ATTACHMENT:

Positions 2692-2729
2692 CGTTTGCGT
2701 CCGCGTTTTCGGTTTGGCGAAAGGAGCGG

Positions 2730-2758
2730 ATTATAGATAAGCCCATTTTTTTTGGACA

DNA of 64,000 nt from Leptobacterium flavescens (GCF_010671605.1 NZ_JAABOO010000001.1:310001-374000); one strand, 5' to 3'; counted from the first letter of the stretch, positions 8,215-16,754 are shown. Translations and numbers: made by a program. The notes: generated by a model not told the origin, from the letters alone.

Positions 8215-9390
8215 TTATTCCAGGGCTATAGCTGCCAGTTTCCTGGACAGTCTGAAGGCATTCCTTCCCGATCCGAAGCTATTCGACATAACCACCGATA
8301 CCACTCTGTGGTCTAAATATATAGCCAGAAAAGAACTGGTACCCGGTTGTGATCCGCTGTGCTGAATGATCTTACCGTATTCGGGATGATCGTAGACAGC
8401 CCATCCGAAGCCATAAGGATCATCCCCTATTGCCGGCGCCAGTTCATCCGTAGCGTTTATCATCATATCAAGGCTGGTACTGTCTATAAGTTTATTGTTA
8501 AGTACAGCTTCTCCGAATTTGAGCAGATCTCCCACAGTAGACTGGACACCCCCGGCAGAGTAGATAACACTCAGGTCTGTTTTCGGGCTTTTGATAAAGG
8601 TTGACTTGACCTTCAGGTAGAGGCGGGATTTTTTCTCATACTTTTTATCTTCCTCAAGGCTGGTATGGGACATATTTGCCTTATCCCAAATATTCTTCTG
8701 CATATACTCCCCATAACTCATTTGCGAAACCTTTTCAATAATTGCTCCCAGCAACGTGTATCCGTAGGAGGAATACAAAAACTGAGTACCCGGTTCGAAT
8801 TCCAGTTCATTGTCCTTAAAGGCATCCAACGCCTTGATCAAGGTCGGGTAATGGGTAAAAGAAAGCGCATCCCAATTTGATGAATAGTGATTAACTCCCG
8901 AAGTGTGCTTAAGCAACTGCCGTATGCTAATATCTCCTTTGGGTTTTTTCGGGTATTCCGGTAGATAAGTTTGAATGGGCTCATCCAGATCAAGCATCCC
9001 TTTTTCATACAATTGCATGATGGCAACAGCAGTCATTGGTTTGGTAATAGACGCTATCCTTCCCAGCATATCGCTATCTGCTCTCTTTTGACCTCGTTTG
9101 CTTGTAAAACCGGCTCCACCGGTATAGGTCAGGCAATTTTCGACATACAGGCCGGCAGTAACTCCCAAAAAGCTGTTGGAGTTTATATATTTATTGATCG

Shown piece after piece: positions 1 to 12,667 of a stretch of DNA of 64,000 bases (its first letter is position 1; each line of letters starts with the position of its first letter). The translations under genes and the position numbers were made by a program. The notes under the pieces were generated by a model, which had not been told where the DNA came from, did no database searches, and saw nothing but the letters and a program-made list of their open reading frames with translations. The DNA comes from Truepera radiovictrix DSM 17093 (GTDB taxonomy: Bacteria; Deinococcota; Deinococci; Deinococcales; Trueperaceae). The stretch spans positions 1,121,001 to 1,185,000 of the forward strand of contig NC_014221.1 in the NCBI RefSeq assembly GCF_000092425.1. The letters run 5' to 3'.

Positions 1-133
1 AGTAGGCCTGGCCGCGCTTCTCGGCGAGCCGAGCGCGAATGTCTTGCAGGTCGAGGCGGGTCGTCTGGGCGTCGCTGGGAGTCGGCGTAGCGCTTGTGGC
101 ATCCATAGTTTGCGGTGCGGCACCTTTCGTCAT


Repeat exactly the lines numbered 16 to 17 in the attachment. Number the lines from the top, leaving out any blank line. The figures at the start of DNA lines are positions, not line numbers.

9001 TTTTTCATACAATTGCATGATGGCAACAGCAGTCATTGGTTTGGTAATAGACGCTATCCTTCCCAGCATATCGCTATCTGCTCTCTTTTGACCTCGTTTG
9101 CTTGTAAAACCGGCTCCACCGGTATAGGTCAGGCAATTTTCGACATACAGGCCGGCAGTAACTCCCAAAAAGCTGTTGGAGTTTATATATTTATTGATCG